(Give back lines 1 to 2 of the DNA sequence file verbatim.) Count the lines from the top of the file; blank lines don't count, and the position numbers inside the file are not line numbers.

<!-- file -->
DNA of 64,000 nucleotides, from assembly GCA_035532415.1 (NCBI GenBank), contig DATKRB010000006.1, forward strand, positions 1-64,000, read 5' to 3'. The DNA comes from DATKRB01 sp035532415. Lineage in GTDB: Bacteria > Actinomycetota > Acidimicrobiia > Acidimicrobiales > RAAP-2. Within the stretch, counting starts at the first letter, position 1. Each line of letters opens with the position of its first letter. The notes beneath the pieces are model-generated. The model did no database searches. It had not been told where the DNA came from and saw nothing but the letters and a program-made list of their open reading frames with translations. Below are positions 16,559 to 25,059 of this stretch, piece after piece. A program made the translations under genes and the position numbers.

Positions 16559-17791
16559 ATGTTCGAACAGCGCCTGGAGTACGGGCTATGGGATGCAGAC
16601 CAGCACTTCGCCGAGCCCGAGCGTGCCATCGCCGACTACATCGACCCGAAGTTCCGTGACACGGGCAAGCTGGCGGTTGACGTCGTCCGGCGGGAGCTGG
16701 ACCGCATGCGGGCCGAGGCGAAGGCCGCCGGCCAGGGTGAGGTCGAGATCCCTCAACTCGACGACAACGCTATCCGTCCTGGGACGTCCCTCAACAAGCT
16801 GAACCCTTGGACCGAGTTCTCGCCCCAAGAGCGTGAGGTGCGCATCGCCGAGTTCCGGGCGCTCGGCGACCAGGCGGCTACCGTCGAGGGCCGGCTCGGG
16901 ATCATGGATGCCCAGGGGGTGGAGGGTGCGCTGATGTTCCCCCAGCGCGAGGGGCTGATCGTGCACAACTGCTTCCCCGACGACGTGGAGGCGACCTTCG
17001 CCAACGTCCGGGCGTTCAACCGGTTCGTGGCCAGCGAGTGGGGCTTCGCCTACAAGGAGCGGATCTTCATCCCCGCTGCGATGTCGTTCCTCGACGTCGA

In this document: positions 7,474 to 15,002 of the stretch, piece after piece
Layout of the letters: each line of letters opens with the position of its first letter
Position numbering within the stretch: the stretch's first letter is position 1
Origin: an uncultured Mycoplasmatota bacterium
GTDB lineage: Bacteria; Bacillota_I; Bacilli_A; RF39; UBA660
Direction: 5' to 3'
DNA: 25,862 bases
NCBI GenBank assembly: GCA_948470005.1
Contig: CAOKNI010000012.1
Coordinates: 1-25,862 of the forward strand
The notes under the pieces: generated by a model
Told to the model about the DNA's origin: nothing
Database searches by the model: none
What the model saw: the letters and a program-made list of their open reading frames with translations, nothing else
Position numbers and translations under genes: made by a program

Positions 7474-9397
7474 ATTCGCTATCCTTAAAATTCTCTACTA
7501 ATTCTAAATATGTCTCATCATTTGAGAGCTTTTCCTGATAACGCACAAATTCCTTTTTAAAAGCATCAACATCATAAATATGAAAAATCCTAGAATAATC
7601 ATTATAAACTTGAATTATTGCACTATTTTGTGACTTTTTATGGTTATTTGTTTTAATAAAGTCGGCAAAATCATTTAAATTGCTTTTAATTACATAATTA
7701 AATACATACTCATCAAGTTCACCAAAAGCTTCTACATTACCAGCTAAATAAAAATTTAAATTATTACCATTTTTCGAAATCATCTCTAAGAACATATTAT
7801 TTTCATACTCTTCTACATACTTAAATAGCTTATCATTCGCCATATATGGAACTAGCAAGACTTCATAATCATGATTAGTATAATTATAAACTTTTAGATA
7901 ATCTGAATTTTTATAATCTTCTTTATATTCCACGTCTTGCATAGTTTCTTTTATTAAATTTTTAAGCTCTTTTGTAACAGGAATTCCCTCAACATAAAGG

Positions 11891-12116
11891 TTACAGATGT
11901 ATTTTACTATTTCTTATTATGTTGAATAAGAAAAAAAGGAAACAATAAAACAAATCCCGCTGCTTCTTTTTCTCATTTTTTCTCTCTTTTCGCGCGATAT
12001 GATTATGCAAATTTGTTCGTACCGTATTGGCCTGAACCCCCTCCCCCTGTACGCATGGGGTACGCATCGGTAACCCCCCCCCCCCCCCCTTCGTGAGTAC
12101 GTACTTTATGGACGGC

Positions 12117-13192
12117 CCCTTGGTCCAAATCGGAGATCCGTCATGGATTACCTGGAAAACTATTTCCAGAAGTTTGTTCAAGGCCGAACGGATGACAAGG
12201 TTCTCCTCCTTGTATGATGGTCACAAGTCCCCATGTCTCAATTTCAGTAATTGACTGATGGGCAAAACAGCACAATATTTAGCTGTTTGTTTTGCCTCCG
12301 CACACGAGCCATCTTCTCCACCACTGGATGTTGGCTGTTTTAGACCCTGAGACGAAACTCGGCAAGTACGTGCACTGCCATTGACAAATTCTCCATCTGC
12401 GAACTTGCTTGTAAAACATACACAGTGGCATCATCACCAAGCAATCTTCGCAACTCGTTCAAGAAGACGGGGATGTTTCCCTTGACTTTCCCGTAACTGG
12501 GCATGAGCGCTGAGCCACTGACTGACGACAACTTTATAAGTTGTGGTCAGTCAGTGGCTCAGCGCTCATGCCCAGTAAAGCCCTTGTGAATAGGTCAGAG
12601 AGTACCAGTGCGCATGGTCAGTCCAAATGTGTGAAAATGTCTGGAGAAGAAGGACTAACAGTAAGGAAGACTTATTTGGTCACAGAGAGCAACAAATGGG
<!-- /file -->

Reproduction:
DNA of 64,000 nucleotides, from assembly GCA_035532415.1 (NCBI GenBank), contig DATKRB010000006.1, forward strand, positions 1-64,000, read 5' to 3'. The DNA comes from DATKRB01 sp035532415. Lineage in GTDB: Bacteria > Actinomycetota > Acidimicrobiia > Acidimicrobiales > RAAP-2. Within the stretch, counting starts at the first letter, position 1. Each line of letters opens with the position of its first letter. The notes beneath the pieces are model-generated. The model did no database searches. It had not been told where the DNA came from and saw nothing but the letters and a program-made list of their open reading frames with translations. Below are positions 16,559 to 25,059 of this stretch, piece after piece. A program made the translations under genes and the position numbers.

Positions 16559-17791